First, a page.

Sheikh Hassan Nasrallah, the boss of the Hezbollah militant group of Lebanon, has offered to mediate the crisis in Syria.

Nasrallah, in a rare television appearance, made the proposal during an interview with Wikileaks founder Julian Assange for Russia’s RT cable TV channel.

The interview was recorded weeks ago, before United Nations-Arab League special envoy Kofu Annan issued his peace proposal for Syria.

Hezbollah would be more than happy to mediate, Nasrallah said on the broadcast.

Hezbollah, which reportedly receives financial and military support from both Syrian President Bashar al-Assad and Iran, has openly supported the Syrian president since the uprising erupted last March. Nonetheless, Nasrallah said he has approached Syrian opposition figures, but they were not willing to negotiate with him.

“We contacted the opposition early on but they refused any dialogue with the regime,” Nasrallah told Assange.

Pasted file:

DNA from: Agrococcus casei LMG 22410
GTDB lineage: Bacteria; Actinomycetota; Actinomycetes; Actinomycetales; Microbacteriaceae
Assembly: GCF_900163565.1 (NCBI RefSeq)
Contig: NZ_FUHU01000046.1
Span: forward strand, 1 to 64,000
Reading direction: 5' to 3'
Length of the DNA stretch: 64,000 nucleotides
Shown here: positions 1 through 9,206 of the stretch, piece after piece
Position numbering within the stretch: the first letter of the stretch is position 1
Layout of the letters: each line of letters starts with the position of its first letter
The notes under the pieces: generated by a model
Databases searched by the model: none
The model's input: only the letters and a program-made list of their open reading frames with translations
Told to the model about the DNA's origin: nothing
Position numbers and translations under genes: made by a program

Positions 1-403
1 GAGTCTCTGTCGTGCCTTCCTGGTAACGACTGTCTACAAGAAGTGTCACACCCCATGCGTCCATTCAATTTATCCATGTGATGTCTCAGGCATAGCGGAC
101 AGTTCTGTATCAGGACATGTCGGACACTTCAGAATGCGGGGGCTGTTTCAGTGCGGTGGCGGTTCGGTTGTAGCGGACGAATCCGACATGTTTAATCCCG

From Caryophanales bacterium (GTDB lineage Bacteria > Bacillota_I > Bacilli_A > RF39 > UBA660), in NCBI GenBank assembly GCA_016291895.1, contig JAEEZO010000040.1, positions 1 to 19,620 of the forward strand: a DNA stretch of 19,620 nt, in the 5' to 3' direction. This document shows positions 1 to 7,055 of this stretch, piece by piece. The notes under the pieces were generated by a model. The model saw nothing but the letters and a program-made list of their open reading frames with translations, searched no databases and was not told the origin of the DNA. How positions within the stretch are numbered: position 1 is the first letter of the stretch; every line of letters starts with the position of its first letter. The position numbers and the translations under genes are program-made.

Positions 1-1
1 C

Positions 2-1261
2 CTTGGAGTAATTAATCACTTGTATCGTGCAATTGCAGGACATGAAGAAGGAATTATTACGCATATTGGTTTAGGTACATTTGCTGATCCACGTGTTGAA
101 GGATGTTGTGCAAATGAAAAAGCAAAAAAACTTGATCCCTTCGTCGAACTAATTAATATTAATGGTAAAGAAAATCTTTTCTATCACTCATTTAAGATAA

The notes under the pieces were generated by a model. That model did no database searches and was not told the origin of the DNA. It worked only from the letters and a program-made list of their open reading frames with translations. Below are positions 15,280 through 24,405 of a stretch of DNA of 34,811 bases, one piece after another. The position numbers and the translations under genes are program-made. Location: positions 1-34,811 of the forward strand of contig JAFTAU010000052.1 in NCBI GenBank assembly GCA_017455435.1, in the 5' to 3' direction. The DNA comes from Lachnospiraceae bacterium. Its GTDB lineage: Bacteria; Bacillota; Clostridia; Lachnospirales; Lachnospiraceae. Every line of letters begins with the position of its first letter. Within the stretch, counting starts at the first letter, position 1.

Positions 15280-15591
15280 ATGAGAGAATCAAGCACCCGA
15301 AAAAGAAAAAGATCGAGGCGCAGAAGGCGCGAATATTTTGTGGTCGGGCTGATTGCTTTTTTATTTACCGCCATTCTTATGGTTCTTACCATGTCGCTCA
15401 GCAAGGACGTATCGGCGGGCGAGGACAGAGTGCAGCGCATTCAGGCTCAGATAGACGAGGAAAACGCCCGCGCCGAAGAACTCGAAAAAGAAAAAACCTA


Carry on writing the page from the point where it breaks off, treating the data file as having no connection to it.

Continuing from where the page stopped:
We'll be more than happy to mediate, but we are asking others to make their effort to create a political solution.

He added: We've spoken as friends [with the Syrian government] giving advice about the importance of reforms. We believe Assad is very serious about carrying out radical reforms.”

Nasrallah, leader of a Shia movement, also alleged that foreign countries were interfering in Syria and that al Qaeda (a Sunni Muslim extremist group that considers Shiites heretics) has even dispatched fighters into the country.

While claiming that the West is seeking to replace Assad with a leader friendly to Israel, Nasrallah still praised revolutionary movements in other Arab nations.

Hezbollah is a Shia Muslim group, making it a natural ally of Shia-dominated Iran and Assad, who is an Alawaite, a Shia offshoot.

Assange, himself a highly controversial figure who is fighting extradition to Sweden where he faces a rape charge, conducted the interview via video link somewhere in Britain, where he is under house arrest. It is not clear where Nasrallah was located during the interview.

Assange reportedly shrugged off criticism that a TV network funded by the Kremlin would not be unbiased.